The bureau’s image unit has linked defendants to crime photographs for decades using unproven techniques and baseless statistics. Studies have begun to raise doubts about the unit’s methods.
Bud Frazier, a pioneer in the development of artificial hearts, filed a libel suit alleging he was “falsely” portrayed in two articles exploring alleged lapses in research and ethical practices.
When the justices err, care is taken not to call attention to the mishaps. Some think that’s its own mistake.
The U.S. Sentencing Commission helped send more people to prison for longer terms. It’s a shame it was created to address a nonexistent crisis. Here’s how the Supreme Court got misled.
A ProPublica review adds fuel to a longstanding worry about the nation’s highest court: The justices can botch the truth, sometimes in cases of great import.
Trump hailed Joe Arpaio’s “admirable service” in Arizona. There’s more to his career than that.
The former Maricopa County sheriff made his name in part by targeting immigrants — even after a judge ordered him to stop. As President Trump considers a pardon, it’s worth remembering precisely what Arpaio did in his decades in law enforcement.
The cheap kits were often the sole evidence used to win guilty pleas, against the innocent as well the as guilty.
A recent study on the reliability of hair analysis is only latest to shake public confidence.
A lawsuit in the 1990s had Alabama poised to fund poor black school districts as fairly as wealthy white schools. As state attorney general, Sessions fought the effort passionately.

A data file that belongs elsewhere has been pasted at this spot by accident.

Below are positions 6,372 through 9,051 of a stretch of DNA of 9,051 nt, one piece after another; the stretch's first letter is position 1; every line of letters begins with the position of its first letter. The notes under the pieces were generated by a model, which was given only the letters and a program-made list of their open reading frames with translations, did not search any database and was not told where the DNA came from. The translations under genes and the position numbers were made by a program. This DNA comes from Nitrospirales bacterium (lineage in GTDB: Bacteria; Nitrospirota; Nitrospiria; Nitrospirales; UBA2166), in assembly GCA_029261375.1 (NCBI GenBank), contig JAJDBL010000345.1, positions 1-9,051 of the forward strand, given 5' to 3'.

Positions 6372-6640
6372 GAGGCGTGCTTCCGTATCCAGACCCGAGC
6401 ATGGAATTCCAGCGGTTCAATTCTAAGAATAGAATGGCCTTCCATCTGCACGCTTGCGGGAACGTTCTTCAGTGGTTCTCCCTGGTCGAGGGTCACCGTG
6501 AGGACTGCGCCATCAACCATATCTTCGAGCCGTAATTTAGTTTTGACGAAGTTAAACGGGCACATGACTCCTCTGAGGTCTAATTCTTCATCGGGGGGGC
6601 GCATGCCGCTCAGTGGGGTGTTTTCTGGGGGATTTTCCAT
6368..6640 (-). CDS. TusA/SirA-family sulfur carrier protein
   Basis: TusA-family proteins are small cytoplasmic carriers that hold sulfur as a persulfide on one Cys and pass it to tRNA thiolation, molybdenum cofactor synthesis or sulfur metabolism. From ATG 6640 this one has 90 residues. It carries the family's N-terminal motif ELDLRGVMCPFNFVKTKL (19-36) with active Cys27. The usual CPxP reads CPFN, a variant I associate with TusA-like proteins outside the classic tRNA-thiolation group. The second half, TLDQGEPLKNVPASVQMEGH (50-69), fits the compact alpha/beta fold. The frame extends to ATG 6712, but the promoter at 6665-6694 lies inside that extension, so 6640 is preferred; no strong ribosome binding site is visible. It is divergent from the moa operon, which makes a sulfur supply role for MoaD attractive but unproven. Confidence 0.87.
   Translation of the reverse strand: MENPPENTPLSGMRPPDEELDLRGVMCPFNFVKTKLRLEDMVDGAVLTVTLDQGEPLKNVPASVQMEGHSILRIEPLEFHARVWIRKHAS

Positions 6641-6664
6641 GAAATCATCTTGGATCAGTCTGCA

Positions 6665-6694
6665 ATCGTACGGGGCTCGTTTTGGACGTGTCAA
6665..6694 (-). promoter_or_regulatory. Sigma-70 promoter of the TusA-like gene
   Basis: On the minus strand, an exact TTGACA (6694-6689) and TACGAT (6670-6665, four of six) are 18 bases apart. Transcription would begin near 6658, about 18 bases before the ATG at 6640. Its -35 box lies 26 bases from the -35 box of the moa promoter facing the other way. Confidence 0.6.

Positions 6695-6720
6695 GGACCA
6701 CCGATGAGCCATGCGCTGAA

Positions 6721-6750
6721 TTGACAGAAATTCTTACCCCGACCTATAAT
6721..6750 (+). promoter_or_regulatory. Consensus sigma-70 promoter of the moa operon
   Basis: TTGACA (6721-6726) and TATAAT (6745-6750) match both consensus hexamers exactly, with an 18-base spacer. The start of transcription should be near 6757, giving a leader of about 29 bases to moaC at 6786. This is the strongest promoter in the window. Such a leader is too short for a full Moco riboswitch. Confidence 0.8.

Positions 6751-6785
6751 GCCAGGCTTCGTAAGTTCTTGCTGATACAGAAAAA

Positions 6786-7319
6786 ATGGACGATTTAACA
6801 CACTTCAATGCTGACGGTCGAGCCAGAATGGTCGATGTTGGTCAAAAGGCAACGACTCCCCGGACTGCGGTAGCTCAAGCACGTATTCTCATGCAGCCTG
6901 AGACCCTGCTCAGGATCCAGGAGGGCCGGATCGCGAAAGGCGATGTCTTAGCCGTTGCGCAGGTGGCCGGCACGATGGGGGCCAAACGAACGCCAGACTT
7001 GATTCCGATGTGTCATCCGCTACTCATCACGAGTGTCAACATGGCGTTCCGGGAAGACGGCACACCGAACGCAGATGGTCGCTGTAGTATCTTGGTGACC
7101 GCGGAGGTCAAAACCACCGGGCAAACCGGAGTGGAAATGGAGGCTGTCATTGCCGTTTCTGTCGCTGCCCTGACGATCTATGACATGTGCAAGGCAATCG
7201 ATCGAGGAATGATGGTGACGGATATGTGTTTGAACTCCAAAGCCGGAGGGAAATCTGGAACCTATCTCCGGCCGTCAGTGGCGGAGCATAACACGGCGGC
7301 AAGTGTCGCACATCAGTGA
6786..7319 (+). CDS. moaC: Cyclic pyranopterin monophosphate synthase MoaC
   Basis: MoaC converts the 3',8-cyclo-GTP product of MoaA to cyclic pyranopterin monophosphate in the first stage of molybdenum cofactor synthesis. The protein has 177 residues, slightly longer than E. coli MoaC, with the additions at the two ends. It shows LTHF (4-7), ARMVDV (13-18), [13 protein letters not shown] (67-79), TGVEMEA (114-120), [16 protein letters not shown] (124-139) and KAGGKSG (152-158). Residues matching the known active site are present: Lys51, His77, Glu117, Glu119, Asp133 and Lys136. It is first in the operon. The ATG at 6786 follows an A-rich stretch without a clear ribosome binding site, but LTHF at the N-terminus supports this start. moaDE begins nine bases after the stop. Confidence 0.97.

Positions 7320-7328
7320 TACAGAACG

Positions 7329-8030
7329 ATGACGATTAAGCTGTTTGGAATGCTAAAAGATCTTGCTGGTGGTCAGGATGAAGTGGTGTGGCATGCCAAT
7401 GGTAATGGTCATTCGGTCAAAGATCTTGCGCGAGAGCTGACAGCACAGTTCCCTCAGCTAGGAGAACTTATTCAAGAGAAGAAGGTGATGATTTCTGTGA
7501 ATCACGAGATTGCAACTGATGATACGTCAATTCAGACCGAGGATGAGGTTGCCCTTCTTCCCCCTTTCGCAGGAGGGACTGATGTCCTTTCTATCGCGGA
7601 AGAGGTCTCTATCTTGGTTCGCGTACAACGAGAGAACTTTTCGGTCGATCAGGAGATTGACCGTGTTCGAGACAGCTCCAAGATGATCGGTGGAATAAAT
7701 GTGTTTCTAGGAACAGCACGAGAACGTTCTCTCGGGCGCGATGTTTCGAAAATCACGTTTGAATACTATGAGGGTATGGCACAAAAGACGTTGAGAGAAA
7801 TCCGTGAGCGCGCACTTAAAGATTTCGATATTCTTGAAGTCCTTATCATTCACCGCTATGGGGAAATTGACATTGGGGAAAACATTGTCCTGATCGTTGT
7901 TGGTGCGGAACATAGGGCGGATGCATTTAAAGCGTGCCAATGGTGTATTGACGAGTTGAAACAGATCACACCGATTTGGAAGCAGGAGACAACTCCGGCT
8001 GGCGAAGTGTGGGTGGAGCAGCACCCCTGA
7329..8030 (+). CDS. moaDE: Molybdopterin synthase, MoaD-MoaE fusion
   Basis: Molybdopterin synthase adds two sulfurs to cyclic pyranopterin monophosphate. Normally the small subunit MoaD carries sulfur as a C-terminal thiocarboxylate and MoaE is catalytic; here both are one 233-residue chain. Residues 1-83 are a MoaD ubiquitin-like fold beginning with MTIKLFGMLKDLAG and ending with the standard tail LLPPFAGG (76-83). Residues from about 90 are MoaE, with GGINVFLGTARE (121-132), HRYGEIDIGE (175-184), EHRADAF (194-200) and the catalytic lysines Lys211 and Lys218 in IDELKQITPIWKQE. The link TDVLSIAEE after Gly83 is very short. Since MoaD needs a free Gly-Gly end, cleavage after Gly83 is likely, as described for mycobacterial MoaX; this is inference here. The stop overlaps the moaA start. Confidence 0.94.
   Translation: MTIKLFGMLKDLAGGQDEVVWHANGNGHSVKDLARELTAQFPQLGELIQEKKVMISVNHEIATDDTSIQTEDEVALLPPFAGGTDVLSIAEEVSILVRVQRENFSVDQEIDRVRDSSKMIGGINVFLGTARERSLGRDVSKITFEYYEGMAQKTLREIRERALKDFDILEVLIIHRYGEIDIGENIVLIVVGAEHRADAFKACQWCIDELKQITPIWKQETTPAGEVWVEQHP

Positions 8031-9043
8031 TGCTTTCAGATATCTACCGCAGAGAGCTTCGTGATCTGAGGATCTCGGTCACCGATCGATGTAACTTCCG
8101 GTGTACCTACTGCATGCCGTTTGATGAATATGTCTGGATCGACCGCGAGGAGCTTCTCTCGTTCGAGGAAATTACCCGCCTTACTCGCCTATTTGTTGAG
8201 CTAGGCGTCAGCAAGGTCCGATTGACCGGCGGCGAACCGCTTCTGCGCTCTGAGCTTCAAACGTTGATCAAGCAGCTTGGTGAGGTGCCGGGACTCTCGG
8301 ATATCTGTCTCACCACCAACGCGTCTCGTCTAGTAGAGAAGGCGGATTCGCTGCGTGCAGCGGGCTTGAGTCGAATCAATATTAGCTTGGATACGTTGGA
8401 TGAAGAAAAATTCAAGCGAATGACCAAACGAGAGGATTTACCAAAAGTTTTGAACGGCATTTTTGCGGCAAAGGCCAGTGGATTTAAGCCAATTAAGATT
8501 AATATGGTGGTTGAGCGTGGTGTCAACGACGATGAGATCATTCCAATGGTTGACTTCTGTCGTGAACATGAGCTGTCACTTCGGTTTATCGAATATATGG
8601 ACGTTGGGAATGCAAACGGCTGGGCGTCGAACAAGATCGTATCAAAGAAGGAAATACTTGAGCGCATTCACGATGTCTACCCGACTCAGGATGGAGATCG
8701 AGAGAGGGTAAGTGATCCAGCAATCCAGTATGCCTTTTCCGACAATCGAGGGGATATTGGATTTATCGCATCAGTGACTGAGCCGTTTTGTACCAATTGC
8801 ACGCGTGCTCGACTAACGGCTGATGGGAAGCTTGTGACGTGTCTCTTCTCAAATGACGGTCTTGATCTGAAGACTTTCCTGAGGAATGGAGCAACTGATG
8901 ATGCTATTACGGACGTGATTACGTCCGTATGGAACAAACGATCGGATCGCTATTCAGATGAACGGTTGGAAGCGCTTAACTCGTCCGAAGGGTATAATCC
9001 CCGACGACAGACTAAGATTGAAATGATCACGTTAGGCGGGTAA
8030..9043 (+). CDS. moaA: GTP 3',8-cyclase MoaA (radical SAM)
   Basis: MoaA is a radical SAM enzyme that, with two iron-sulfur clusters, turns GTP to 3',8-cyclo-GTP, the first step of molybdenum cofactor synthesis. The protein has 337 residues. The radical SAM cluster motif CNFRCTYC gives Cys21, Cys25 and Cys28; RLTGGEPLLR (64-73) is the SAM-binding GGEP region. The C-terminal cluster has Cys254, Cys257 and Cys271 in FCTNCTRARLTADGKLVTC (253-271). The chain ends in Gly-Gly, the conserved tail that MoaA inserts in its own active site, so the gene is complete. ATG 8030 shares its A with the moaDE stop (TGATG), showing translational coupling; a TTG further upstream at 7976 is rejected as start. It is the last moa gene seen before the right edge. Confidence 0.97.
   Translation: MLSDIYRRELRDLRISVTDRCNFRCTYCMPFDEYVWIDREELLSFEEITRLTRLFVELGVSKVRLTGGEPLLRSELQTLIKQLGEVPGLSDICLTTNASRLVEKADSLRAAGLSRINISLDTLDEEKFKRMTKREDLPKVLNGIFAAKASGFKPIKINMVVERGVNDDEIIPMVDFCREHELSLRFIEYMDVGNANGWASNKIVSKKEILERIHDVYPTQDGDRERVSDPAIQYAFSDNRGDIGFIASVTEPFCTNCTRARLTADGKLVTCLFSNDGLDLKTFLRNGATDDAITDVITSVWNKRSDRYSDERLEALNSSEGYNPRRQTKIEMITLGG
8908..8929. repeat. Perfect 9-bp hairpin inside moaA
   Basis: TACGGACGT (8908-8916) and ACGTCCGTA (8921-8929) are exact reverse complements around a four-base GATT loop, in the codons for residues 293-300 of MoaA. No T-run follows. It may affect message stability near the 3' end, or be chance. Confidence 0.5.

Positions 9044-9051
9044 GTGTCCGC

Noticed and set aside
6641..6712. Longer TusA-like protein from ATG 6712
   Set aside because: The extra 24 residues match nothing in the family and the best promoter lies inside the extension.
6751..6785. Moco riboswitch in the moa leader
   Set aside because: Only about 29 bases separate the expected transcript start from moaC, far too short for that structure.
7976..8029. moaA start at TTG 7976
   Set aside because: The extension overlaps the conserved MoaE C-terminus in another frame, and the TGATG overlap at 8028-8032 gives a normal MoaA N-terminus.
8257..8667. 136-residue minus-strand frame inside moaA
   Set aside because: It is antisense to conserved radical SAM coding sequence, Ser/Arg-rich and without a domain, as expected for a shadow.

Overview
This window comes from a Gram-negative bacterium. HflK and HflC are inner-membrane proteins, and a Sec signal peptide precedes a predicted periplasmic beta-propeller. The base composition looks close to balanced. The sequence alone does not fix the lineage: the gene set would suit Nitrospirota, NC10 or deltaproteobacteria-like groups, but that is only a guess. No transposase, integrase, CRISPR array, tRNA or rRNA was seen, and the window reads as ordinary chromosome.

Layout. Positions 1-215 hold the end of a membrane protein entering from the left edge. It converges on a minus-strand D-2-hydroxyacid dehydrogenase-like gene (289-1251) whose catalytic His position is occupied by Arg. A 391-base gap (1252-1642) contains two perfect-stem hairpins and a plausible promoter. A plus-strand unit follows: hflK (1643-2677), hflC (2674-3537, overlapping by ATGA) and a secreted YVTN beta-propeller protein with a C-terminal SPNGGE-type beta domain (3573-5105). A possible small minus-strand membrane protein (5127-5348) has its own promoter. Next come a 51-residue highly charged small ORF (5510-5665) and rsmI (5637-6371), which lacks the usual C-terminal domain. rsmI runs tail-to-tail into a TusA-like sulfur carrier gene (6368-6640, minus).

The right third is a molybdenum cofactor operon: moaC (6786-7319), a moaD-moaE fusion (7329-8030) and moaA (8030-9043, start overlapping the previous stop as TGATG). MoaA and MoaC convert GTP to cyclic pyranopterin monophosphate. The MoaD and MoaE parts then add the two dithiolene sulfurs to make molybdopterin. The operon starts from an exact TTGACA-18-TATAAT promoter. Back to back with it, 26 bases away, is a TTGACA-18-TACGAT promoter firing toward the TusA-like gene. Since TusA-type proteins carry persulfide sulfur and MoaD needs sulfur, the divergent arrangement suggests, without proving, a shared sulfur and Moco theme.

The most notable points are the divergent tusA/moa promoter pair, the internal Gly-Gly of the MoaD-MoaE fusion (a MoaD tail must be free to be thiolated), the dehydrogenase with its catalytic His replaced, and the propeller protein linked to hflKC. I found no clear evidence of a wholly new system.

A commission established by lawmakers to help end the conviction of the innocent says field tests are too unreliable to be trusted without lab confirmation.
Request to defense attorneys suggests concern about integrity of guilty pleas won via $2 police tests known to be prone to error.
Drug test manufacturer repackages old, error-prone chemical formula as cutting-edge product
No guilty plea for drug possession will stand in Multnomah County unless the preliminary police field tests used to make arrests are confirmed in a lab.
A series of embarrassments suggests Hillsborough County Sheriff’s Office could use some instruction on using and interpreting field tests that have resulted in thousands of drug arrests in recent years.
Local defense bar explores options after ProPublica investigation showed that police and prosecutors continue to use flawed drug tests in sending thousands to jail.
Years after the Las Vegas crime lab wanted to replace faulty police drug kits, they are still used in thousands of convictions.
For years, police and prosecutors have used special presentations to sell judges on the reliability of drug tests that help convict thousands.
Decades after L.J. Scott developed a test for cocaine, his invention played a role in hundreds of wrongful convictions in Houston.
Tens of thousands of people every year are sent to jail based on the results of a $2 roadside drug test. Widespread evidence shows that these tests routinely produce false positives. Why are police departments and prosecutors still using them?